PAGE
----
Winter Blues? It Could Be SAD (Seasonal Affective Disorder)

woman looking through the window on a winter day.

Winter means shorter daylight hours, along with colder temperatures. While extremes depend upon what area of the country you live in, that change can be a bear for those craving longer, sunlit days to extend activities into the evening. Those “winter blues” can start to creep in early, with feelings of wanting to hibernate until spring. They can also make you feel cranky, moody, unfocused, and craving carbs.

If so, you could be suffering with SAD (Seasonal Affective Disorder).

Mental Health America says that about five percent of the U.S. population experiences SAD’s symptoms. Women make up 75 percent of SAD sufferers, and most first experience it in early adulthood. SAD is believed to be caused by a disruption to the body’s biological clock, which controls sleep-wake patterns and circadian rhythms, the 24-hour cycle of physical and mental changes, from body temperature and functions, to hormones that control both growth and sexual development. Having less exposure to sunlight during winter months can sometimes trigger an imbalance in the body. Brain chemicals that transmit information between nerves, like serotonin (whose levels can drop due to reduced sunlight, affecting mood) and melatonin (which plays a role in both mood and sleep patterns), may be altered in people with SAD.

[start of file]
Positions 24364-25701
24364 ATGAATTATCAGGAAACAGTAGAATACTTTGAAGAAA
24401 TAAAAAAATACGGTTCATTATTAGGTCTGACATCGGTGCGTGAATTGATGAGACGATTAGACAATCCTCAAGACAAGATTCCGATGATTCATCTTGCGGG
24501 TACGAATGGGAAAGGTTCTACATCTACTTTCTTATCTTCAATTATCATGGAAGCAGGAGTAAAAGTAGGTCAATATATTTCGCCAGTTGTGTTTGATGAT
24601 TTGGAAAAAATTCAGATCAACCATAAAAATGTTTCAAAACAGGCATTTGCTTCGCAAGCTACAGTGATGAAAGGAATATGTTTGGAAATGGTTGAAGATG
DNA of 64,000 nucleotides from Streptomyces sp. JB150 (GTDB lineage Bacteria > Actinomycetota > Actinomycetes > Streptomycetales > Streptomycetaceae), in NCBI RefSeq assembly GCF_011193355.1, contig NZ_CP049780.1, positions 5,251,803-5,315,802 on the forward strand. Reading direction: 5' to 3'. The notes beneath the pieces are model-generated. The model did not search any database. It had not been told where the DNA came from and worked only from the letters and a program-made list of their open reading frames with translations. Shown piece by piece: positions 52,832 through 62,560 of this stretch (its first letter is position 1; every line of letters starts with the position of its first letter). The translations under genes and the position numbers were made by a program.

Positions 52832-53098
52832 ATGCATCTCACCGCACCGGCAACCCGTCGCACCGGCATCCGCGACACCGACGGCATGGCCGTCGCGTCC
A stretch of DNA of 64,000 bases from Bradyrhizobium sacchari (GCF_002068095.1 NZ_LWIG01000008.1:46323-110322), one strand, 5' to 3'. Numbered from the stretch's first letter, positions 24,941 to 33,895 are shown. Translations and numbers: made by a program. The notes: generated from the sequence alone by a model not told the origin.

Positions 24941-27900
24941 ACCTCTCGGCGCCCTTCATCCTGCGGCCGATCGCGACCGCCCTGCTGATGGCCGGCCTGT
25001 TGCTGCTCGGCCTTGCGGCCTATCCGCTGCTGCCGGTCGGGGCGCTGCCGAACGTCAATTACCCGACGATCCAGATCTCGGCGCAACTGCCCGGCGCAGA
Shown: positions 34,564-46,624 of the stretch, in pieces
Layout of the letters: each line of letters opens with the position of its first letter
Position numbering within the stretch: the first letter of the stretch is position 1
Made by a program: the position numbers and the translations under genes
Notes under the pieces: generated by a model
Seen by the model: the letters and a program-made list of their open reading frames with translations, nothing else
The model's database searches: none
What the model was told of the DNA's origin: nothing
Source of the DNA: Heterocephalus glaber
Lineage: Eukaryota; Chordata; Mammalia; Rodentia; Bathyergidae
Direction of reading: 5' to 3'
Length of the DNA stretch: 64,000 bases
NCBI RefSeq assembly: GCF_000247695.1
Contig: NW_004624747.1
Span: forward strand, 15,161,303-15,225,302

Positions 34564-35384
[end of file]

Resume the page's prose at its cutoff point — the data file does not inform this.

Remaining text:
If you think you have Seasonal Affective Disorder (SAD):

  • See your doctor to rule out conditions with similar symptoms (like thyroid problems). Talk about both family history and lifestyle.
  • Phototherapy (daily, bright light exposure at set periods via a light box with special, high-intensity white fluorescent light tubes that block UV rays) can help correct imbalances. However, phototherapy may not be recommended if you have diabetes, any eye conditions, or mental health issue. Meditation and relaxation techniques are also helpful. Sometimes medication or vitamin D is prescribed.
  • Come up for air, and take a break outside. Even if it’s cloudy, natural daylight will perk you up.
  • Eat a healthy, balanced diet of lean protein, veggies, and whole grains (with a regular-potency multi-vitamin) to give your body a base of what it needs. Doing so will also help you resist carbs, fats, and sweets (which you’ll crave less, if you’re eating right!).
  • Vary your exercises to avoid boredom. Work up to working out five days per week for 30 minutes daily.
  • Stay social, and maintain connections with supportive family and friends!

By Lisa Miceli Feliciano

Sources include: www.clevelandclinic.org, www.mayoclinic.org

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